Expiratory resistance breathing (ERB)Breathing out against a resistance. Type and size of resistance chosen dependent on physiological strategy, aims and individual needs. May be used for, for example, airway clearance or “respiratory muscle training”.
Forced expiration technique (FET)Huffs/forced expirations interspersed with periods of “breathing control”.
Forward lean sitting (FLS)Seated, leaning forwards, relaxed; supporting the elbows on either a table or own knees. Enhances respiratory muscle function by loading the diaphragm and by passive fixation of the shoulder girdle. Commonly used where there is hyperinflation of the lungs and increased FRC, as in COPD.
Glossopharyngeal breathing (GPB) (frog breathing)A method of breathing using the tongue and soft palate (as a frog does) to push air into the lungs for enhancing inspiration in an individual with weak inspiratory muscles.
Gutter rollator frameA “rollator frame” with a shoulder height support for the forearms; used for severely breathless patients to allow mobility which otherwise is very difficult.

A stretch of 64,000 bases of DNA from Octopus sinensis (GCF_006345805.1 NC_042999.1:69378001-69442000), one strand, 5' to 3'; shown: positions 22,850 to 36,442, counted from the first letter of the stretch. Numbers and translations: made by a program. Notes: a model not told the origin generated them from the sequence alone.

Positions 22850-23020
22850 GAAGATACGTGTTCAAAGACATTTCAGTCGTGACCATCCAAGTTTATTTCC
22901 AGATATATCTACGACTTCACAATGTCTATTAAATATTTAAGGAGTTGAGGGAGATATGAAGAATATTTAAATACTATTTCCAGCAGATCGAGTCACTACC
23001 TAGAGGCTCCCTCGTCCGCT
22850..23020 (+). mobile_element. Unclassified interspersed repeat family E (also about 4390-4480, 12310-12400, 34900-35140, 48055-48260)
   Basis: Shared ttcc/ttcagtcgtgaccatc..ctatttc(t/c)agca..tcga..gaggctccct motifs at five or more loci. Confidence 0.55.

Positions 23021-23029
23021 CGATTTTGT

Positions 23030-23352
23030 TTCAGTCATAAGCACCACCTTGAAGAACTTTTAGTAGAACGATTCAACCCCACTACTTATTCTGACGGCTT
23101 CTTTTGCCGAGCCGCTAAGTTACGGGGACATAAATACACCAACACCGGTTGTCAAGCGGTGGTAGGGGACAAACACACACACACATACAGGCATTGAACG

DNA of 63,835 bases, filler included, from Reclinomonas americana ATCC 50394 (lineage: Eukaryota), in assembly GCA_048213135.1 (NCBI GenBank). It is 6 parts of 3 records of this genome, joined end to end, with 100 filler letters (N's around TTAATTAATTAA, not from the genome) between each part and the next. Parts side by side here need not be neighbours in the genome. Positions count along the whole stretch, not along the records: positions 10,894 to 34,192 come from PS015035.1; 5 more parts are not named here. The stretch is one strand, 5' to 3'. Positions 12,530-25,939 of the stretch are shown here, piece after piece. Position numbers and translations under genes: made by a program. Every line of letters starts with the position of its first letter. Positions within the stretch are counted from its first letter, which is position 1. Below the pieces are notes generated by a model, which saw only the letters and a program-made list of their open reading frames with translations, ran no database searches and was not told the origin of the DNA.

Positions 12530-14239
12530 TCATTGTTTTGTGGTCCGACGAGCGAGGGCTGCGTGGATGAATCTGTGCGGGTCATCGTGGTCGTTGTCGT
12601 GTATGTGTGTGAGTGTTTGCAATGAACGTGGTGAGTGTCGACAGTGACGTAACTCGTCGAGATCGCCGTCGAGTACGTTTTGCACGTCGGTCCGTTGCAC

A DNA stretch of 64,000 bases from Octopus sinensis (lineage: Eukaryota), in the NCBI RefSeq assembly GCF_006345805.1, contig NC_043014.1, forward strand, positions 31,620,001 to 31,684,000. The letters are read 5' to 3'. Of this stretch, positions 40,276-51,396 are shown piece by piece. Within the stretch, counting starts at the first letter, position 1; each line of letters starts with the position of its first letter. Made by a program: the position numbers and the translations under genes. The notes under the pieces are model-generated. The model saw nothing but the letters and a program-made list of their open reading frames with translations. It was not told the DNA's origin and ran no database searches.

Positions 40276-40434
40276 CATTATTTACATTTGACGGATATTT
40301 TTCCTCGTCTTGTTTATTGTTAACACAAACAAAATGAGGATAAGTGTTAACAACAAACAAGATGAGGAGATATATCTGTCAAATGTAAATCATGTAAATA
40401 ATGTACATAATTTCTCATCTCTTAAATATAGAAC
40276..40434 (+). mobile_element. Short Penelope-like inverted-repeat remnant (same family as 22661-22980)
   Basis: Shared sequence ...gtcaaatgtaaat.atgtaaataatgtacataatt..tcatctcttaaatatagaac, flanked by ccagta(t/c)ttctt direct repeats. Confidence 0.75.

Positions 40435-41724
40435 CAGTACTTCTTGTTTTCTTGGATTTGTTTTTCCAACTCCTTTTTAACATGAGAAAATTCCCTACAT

High-frequency chest wall oscillator/oscillation (HFCWO)A device/technique to oscillate the chest wall externally by means of a pneumatic jacket to aid loosening of secretions.
High positive expiratory pressure (Hi-PEP)An airway clearance technique combining “positive expiratory pressure” with forced expirations against the resistor.
Huff, huffingA huff is a forced expiration with an open glottis; when performed from a large lung volume moves central secretions; from a mid lung volume moves peripheral secretions.
HumidificationAdding moisture to inhaled air or oxygen to prevent drying of mucosa and/or secretions and to improve gas exchange; may be sterile water or normal saline via nebuliser chambers, both large and small volume and via a heated water bath.
Hypertonic saline (HTS)A solution of (commonly 7% in the UK but may be 9%) saline to increase fluid flux from the airways into the mucus to improve secretion clearance; usually advocated preairway clearance